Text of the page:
50 Books Challenge 2014 – Second Half

Popular science, novels, some bestsellers, and more novels coined the rest of 50BooksChallenge 2014

A Hologram for the King – Dave Eggers
Since “The Circle” by Eggers was still a demanded bestseller in my library, I passed the time waiting for “The Circle” by reading “A Hologram for the King”. The story is simple – as is the key message. Alan Clay, project manager in a US technology company, is sent to the Arabian desert to get a contract with the Saudi King Abdullah; exclusive rights for his company to supply the King’s dream city in the desert with technology.

At first, it seemed kafkaesk because the King never appears. That gives time to reflect on Alan’s past of his life and to get to know how often and thorough Alan failed or was overtaken by the development of the time.

Even in the small private or business situations Alan is pictured as a loser – someone that can’t get a grasp of the situation. Poor guy … somehow funny. A quick read after all.


The Circle – Dave Eggers

In a near dystopian future: The female protagonist starts working for an uprising and growing technology company. However, the products and services of that company erase more and more privacy, bring people to put private matters public, any piece of information gets connected with other pieces, personal information is commercialized, personal data is used to help the police solving or even preventing crimes, surveillance is spread, and so on.
The similarities with actual internet/tech companies are not coincidental but intended. An obvious word play is the title itself – since the social network of one of the biggest tech companies is organised in “circles” 😉
As in a hologram for the King”, the message is clear. While reading, the appeal jumps into one’s face. This novel is not about a near dystopian future, it is closer to reality than good for us …

Blackout – Marc Elsberg

A very well researched novel about what might happen during an electricity takedown in Europe. A terrorist induced blackout continues for several days. The reader travels with the major and minor protagonists through the possible horror scenarios in European cities w/o electricity. The start of the book was great, somehow it loses its speed and tension half-way through the book, however, the “end-on-an-ending” brought me back again into the tension. Surely a good read, very realistic, educating, and awakening awareness of how dependent we all are on electricity – what we consider as standard could be gone tomorrow … are we prepared for a major power outtake?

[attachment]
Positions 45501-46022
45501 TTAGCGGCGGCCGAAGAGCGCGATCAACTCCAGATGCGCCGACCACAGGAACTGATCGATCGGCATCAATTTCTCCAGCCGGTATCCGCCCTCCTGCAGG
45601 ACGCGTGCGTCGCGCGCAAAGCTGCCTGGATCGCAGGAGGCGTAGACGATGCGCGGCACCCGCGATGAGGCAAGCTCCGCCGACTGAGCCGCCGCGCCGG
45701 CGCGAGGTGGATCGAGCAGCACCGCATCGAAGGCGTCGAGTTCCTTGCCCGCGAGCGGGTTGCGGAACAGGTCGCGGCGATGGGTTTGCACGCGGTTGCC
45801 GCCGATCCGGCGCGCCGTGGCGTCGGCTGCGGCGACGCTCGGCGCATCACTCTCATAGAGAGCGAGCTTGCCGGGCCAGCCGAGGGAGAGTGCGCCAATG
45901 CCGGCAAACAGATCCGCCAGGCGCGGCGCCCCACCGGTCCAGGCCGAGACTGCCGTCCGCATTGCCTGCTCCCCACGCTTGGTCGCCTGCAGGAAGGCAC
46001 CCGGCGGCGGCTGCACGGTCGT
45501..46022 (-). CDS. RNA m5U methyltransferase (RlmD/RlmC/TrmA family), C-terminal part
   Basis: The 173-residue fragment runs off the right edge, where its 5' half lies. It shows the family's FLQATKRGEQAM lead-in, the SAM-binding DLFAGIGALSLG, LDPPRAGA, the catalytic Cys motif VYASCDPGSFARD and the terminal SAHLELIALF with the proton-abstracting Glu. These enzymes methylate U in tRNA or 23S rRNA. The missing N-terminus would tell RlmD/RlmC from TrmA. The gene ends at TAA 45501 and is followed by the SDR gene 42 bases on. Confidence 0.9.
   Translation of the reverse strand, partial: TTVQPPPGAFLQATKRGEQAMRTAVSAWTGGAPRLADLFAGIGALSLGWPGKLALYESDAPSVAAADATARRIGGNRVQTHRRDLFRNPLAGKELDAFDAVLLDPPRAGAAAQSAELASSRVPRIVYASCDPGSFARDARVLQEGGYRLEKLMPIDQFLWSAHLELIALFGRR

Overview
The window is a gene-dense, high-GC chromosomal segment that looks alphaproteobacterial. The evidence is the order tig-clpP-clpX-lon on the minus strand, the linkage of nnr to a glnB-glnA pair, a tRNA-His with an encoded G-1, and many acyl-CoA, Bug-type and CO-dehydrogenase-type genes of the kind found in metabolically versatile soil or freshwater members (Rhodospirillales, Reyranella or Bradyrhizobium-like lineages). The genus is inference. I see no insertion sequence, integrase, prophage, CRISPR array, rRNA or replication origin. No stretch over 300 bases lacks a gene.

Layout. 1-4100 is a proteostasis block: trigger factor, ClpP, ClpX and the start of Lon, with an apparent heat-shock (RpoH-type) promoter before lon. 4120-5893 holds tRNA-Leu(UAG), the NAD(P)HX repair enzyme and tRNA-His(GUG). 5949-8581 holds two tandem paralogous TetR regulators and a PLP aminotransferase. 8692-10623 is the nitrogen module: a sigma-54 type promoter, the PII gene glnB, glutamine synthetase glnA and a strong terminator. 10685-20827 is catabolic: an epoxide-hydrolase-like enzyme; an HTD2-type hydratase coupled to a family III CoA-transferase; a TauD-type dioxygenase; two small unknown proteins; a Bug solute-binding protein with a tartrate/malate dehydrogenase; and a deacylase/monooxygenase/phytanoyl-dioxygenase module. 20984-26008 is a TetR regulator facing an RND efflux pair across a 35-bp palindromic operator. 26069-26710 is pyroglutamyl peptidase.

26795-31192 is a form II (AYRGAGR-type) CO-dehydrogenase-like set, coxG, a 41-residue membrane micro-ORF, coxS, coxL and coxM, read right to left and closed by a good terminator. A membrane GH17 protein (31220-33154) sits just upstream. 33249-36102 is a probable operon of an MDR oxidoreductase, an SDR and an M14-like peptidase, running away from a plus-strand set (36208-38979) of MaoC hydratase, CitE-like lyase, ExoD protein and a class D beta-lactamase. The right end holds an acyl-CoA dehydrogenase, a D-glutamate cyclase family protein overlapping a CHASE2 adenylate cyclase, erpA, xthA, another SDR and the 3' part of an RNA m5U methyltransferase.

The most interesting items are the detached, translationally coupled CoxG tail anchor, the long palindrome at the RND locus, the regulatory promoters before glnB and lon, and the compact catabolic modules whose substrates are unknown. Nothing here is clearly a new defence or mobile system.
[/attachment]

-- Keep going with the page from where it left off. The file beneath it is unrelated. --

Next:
Darm mit Charme – Guilia Enders

This book was hyped to a bestseller. Maybe because it breaks with a taboo by talking about the intestines that you usually not talk about. It’s not only about the stomach, but the complete way from eating to … you know … going to the toilet. The book taps a bit into popular science, but also uses lots of medical terms that go beyond school biology. On other parts, it gets down to a low level that even kindergarten kids would grasp it – and giggle. the witty and funny metaphors as well as joking sentences in the book brought also me to giggles and clapping in appreciation. A nice read! Unfortunately, not much that sticks in my memory because of medical terms that are hard to grasp. However, worth waiting for. After all, you will be educated with a smile on your face. Unless you are an endocrinologist – in that case, you will only smile 😉

Herr aller Dinge – Andreas Eschbach

Bit slow in the beginning, however, getting more tense and interesting after a third/half the book. I enjoyed reading my favourite German Sci-Fi author again – how long has it been since I touched a book of his? Well researched, some turnovers and surprises … it also brought inspiration for my book queue of 2015


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